experience design progress and changes.
3. Add an independent board member who has prominent background in
It would also be extremely beneficial to add another board member who would work
independently and has a background in the field of design. They can best guide the rest
of the board members once the new process of designing experience is added in to
the concept car design process. Prospective candidates could include eminent people
or founding members of promising design consultancy or people of research. Some
common names who are actively involved in the field holding such a similar or advisory
position would include Don Norman, JJ Garrett.
PEOPLE & PROCESS
Plan of Action
Building on the strategy the following are objectified plans that ca be taken upon by the
group and executed in a linear order:
1. Appoint an independent board member to the Volkswagen group board
The Volkswagen group board decide to appoint another independent board member
who would bring in fresh perspective to the Volkswagen group in terms of design. He
can be a leading professor in the field of desing, eminent research person, founder or
leader of a design consultancy.
2. Start a pilot program and hire a user experience consultancy
The user experience consultancy could lead a pilot program to come up with the concept
of a modern and rich dashboard meeting every expectation of the customers and
having at the core a well thought out experience design. Since this pilot could possibly
impact the other group’s companies there has to be no compromise in the selection
and autonomy of their work. Leading user experience consultancy have publicly shown
interest to work in this field, name TeehanLax, a San Francisco based company has
done exemplary work in the field of technology experience design.
Volkswagen group should fund the pilot program. The pilot program to last over a
period of three months or as aligned with the development of the concept car.
3. Introduce the result in a concept car
The work of the design consultancy should be introduced to a concept car being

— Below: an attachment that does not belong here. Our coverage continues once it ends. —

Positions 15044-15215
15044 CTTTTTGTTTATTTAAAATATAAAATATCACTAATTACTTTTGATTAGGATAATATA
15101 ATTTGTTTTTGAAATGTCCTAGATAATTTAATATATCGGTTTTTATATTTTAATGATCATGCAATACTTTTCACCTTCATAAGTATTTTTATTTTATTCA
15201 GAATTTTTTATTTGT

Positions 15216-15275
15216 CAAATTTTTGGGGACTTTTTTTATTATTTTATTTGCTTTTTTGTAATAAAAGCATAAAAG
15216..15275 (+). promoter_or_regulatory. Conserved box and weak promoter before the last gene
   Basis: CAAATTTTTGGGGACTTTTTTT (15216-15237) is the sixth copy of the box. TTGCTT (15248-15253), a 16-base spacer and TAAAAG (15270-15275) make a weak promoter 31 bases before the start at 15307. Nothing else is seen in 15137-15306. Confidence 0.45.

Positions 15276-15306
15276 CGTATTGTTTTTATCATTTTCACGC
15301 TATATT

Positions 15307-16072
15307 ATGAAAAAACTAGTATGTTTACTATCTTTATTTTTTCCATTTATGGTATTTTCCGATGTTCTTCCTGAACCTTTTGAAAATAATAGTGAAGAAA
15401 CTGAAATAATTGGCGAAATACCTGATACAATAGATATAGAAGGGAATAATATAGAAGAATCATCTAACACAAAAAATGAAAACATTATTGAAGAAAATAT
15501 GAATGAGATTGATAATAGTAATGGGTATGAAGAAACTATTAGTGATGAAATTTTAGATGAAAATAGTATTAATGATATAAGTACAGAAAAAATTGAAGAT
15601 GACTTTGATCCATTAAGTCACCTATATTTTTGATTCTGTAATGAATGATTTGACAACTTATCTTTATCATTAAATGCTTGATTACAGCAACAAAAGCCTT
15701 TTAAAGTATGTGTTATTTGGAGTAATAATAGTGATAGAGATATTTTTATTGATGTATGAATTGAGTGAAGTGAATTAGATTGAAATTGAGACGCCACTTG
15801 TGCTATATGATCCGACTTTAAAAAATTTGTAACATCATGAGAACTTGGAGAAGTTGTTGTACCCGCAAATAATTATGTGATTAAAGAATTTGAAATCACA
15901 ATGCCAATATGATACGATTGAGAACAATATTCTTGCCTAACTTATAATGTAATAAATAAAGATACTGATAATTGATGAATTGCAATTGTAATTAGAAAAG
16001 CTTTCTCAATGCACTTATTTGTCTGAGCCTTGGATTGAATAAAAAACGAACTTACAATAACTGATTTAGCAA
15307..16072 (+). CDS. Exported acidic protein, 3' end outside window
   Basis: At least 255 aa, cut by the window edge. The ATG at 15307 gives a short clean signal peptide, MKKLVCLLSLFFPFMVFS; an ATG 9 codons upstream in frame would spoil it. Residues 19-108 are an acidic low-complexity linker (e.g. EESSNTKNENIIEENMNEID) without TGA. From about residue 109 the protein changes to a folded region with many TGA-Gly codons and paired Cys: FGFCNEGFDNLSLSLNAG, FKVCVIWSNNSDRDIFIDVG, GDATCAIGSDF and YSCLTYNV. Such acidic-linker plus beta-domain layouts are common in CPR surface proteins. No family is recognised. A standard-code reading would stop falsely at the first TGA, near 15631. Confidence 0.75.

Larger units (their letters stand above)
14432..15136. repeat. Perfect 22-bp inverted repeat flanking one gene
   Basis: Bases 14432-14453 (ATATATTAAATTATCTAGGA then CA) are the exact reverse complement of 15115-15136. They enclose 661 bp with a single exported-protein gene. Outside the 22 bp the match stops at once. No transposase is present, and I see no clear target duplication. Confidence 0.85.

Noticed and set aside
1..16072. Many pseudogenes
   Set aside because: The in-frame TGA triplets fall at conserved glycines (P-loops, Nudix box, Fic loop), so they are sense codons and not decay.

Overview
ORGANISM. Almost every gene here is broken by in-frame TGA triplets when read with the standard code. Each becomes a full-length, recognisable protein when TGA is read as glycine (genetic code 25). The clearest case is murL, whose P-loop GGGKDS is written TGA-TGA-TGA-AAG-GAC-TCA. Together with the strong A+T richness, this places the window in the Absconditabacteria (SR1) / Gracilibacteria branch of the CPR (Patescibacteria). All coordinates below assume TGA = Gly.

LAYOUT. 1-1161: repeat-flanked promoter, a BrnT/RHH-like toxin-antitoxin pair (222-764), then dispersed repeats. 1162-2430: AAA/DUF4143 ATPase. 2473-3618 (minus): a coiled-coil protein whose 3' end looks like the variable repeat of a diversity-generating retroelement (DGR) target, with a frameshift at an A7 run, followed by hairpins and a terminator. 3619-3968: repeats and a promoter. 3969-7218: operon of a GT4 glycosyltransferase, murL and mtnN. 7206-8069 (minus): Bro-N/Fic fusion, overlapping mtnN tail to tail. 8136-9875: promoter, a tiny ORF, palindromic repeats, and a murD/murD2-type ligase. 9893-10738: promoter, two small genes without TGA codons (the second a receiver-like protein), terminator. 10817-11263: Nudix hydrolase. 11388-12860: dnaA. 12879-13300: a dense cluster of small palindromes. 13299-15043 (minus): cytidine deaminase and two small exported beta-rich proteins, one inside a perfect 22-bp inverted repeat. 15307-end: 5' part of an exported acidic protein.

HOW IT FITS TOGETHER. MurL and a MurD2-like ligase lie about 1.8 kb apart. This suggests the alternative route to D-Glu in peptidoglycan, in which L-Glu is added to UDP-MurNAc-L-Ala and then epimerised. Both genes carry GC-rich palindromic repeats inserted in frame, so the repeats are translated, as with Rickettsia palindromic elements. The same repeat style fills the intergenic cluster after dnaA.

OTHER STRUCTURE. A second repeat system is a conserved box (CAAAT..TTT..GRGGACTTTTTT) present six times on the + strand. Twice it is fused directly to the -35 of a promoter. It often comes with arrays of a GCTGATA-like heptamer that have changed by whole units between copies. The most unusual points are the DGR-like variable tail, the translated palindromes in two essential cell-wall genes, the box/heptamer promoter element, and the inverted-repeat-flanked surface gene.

developed under the Volkswagen umbrella. The pilot program can last anywhere from
1-5 years and should conclude with the implementation of the concept design in a real
4. Observation Period
After the launch of the concept production car. The response would be studied and
researched for a period of two to three years. During this time redesign and fine tuning
of experience can be documented for future use.
5. Spread the result of the pilot among the group companies
The result of the pilot’s implementation should be documented and be reported to
the board and have journals distributed to the group companies. Upon success of the
pilot program, the group can setup training programs in association with the design
6. Setup teams in group companies.
Following training of employees in the design team, individual group companies can
start recruiting and setting up their own user experience design teams which would
function under their existing car design team.
8. Instruct group companies to hire an independent board member with
The group companies would be appointed or advised to hire their own independent
board member with design background.
10. Start quarterly reports from group companies regarding the progress
of implementation of user experience
Upon implementation of all the above programs and having successful
ly built a group culture of leveraging user experience design the practice would become
in which group companies share their success or findings in the form or research case
studies among the group.
 Forlizzi 2004. Understanding Experience in Interactive Systems
 Gorp, T. Van and Adams, E. Design for Emotion. Elsevier 2012. 1-18
 Dewey, J. Having an Experience. Art as Experience 1934. 1-18
 Russon, J. The Forms of Human Exprience:Interpretation in Human Experience.
Albany: State University of New York Press. 9-20
 Csikszenmihalyi, M. and Robinson. The Major Dimensions of Aesthetic Experience.
 McCarthy, J. and Wright, P., Technology as Experience. MIT Press 2004. 1-105
 McCarthy, J. and Wright, P., Empathy and Experience in HCI. CHI 2008 Proceedings
 Goodman, E., Kuniavsky, M. and Moed, A. Observing the User Experience. Elsevier
Tullis, T. and Albert, B. Measuring the User Experience. Morgan Kaufmann
Sauro, J. and Lewis, J. R. Quantifying the User Experience.Morgan Kaufmann
 Eisner, E. Connoisseurship, Criticism and the Art of Education
 Nakamura and Csikszenmihalyi, M. The Concept of Flow
 Norman, D. Emotional Machines in Emotional Design
 Borgmann, A. Reality of Technology
 Janlert and Stolterman, E. Faceless Interactions - A Conceptual Examination of the
Notion of Interface: Past, Present and Future
 Dieter Rams in Objectified. Gary Hustwit. 2009
 Teehan, G. State of in-car UX in http://www.teehanlax.com/blog/the-state-of-in-
 Nielsen, J. and Norman, D. Definition of User Experience in http://www.nngroup.